A reproductive justice response to HIV/AIDS and COVID-19
Lana is a young Black woman living with HIV in Kingston, Jamaica. A mother of young children, she was concerned about what COVID-19 would mean for her pre-existing diagnosis. During the COVID-19 pandemic she has struggled to find psychosocial support groups, consistent access to antiretrovirals, and employment opportunities to maintain her health and support herself and her family. Pam, a middle-aged HIV-positive woman in Detroit, MI, USA, is a caregiver and local HIV organiser who provides emotional and social support to other newly diagnosed people. She also has chronic diseases and is aware of the treatment-related challenges of taking antiretrovirals together with medicines for her chronic conditions. In my conversations with Jamaican and African American women living with HIV, the diagnosis often took a back seat to more pressing concerns such as financial instability, housing insecurity, access to food and housing, and the desire for social support and psychosocial care. Some of the women I met like Lana and Pam are involved in grassroots networks that provide communal care and resources to support tailored interventions for their unique overlapping needs while mobilising for rights, care, and recognition.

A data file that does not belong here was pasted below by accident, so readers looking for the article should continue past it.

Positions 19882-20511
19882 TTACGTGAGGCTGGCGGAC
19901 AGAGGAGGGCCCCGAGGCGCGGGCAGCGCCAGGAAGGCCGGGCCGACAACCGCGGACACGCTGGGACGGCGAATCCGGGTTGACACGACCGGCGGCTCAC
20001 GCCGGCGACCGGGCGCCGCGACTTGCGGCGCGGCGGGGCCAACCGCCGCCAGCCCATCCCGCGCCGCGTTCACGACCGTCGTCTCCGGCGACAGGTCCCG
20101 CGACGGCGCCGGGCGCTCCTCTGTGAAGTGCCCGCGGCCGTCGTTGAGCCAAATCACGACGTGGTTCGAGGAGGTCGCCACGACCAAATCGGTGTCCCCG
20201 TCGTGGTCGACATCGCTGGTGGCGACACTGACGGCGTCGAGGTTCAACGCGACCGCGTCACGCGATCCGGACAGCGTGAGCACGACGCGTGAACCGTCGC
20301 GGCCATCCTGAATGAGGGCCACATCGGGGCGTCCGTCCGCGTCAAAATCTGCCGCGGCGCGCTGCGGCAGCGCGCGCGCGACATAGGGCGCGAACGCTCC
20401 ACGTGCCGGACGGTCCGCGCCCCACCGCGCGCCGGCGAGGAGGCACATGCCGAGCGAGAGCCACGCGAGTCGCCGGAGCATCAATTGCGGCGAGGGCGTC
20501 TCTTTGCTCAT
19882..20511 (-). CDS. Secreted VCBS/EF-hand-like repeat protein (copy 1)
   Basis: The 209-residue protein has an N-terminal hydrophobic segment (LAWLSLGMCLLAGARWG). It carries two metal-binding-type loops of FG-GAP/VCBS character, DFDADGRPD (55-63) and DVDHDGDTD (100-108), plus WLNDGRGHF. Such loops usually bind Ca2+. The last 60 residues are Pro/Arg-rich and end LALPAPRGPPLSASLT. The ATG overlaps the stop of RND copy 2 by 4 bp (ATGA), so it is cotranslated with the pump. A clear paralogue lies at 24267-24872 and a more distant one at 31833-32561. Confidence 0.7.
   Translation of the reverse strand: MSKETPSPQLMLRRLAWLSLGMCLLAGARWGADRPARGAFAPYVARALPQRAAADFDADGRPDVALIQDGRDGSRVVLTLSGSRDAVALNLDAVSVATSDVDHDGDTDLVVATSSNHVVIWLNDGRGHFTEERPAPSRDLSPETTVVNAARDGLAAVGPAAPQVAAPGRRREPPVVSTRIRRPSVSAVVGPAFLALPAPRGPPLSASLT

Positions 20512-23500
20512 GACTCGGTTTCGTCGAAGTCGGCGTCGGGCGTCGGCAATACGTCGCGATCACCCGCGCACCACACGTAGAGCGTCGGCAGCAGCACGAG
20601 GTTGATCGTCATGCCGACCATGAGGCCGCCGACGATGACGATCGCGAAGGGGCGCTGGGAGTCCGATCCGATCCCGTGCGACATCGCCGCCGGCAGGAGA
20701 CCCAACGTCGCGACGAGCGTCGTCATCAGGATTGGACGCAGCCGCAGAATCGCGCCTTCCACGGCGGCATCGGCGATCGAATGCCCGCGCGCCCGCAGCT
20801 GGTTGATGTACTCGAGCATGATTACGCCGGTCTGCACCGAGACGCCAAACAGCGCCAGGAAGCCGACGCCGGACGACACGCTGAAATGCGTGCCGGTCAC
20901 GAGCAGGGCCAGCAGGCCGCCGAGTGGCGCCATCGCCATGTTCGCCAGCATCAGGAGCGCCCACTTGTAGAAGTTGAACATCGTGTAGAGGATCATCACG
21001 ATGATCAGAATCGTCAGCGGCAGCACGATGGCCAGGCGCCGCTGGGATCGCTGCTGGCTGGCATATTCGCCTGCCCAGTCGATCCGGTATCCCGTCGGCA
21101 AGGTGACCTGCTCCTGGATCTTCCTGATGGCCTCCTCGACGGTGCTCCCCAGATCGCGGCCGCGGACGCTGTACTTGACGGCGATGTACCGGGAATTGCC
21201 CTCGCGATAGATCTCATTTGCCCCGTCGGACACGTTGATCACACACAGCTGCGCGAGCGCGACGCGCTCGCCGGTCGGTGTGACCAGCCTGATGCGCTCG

Lana’s and Pam’s stories speak to the lived experiences of HIV-positive Black women in similar settings as they grapple with the prolonged effects of illness, inequality, and inequities on their wellbeing. I have interviewed a number of women living with HIV in under-resourced communities who face the challenges of social isolation, a weakened social safety net, and reduced economic opportunities while living through two pandemics. Collectively, their experiences highlight the intimate effects of structural inequalities, government inaction, gender inequality, inadequate health-care access, and social and economic marginalisation. Their experiences also foreground the centrality of a reproductive justice approach in helping curtail the negative impacts of pandemics on Black women and vulnerable communities.